The Last King of California by Jordan Harper

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The Last King of California by Jordan Harper front cover

To say anticipation was high for the latest novel by Jordan Harper would be something of an understatement. His 2017 debut, She Rides Shotgun (A Lesson In Violence in the UK), picked up a prestigious Edgar Award and we awarded it five stars as well as interviewing the author. We certainly didn’t expect to have to wait five years for a follow up, so when not one, but two, new novels were announced, we thought the crime fiction gods were truly smiling upon us. Weirdly, The Last King of California is published only in the UK and the second novel, Everybody Knows, due in January, only has an American publisher.

The Last King of California shares the same meth-fuelled, white power gang world of She Rides Shotgun. Indeed, Nate and Polly McClusky’s exploits are referenced more than once in the novel though neither character actually appears. Instead, this is about two youngsters on the periphery of that gang world. Luke Crosswhite is 19 years old and, having failed at the straight life, is returning reluctantly to the world of The Combine, a small independent gang. His father, Bobby, runs the gang from his prison cell while his uncle, Del, has command on the outside.

Callie is Luke’s childhood friend. She’s slightly older and exists with her boyfriend, Pretty Baby, on the margins of the group, doing whatever low-level tasks need to be done but dreaming of more. She’s totally in love with Pretty Baby, and prepared to overlook his weakness for downers – a blind spot that just might get her killed – and looking for her ticket out of the life. But there are rules to gang life. Discipline for breaking them is harsh and likely permanent. Her plan to sell some drugs independently of the gang is breaking all of them, but the risk is worth it.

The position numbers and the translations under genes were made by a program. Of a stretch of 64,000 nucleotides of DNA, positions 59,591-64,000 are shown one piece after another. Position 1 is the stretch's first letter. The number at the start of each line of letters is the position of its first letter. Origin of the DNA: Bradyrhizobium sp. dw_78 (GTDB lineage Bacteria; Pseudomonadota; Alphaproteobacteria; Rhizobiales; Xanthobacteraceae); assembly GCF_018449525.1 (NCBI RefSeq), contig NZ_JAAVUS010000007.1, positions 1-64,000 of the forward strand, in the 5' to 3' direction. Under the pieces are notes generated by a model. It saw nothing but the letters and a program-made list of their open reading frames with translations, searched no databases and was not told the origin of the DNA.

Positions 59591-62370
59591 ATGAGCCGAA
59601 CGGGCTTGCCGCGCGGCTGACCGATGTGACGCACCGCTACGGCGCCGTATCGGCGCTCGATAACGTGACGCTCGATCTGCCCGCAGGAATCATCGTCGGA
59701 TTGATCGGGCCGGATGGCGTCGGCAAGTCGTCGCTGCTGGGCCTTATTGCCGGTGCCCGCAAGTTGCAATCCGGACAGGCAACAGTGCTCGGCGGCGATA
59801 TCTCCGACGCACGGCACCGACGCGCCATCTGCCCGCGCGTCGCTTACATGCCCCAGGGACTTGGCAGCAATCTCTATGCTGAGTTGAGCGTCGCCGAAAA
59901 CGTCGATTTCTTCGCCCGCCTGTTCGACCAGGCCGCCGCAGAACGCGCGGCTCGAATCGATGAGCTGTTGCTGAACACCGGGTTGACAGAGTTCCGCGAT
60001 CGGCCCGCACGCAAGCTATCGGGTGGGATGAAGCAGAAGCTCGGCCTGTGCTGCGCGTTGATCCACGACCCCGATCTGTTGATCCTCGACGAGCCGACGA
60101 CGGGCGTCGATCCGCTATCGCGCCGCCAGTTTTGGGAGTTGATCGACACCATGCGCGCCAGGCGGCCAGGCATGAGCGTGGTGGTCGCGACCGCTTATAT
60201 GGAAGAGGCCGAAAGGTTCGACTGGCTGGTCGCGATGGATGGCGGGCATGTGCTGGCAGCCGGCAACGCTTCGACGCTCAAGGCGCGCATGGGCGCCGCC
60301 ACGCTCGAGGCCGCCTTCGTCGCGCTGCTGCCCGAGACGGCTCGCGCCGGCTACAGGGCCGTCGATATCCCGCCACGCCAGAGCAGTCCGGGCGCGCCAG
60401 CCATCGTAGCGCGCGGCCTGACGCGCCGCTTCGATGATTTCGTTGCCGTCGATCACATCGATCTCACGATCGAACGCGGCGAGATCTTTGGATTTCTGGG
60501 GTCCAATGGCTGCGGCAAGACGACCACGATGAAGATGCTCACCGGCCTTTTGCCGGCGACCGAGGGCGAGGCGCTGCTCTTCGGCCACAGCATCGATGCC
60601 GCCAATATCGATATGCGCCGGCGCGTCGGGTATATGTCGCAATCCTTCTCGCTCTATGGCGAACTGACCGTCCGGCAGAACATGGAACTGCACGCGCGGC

Time, and capitalism, have caught up with The Combine. They’ve remained independent ever since their inception. ‘Blood is Love’ is their motto, and a black heart tattoo is The Combine’s sign of full affiliation. Now, the all-powerful Aryan Steel has come to unite the gangs under its leadership – a burnt and crucified victim serves as a warning to all those who decide to hold out. The Combine faces a stark choice; either accept the rule of Aryan Steel and kick back a portion of their profits or face a gang war they can’t win. Luke, who was treated with disdain before proving his mettle to Del, has to decide for himself where his loyalties lie.

The Last King of California’s self-contained world makes for a quick, explosive read, and the writing is once again excellent. The author brings the brutal, paranoid world of the gangs to life, and has a remarkable facility to find the humanity in even the most amoral characters. In lesser hands this could have descended into depressing, off-putting nihilism, but not here. Jordan Harper’s empathy with outsiders ensures Luke and Callie are brought to life with the same skilfulness as Nate and Polly were five years ago. Pretty Baby is a modern spin on the quintessential noir victim.

My only gripe, and maybe it’s a selfish one, is that I would have liked to see him stretch his wings more and explore a different part of Californian life. Then again, Everybody Knows sounds like it may be that novel.

Simon & Schuster

CFL Rating: 5 Stars

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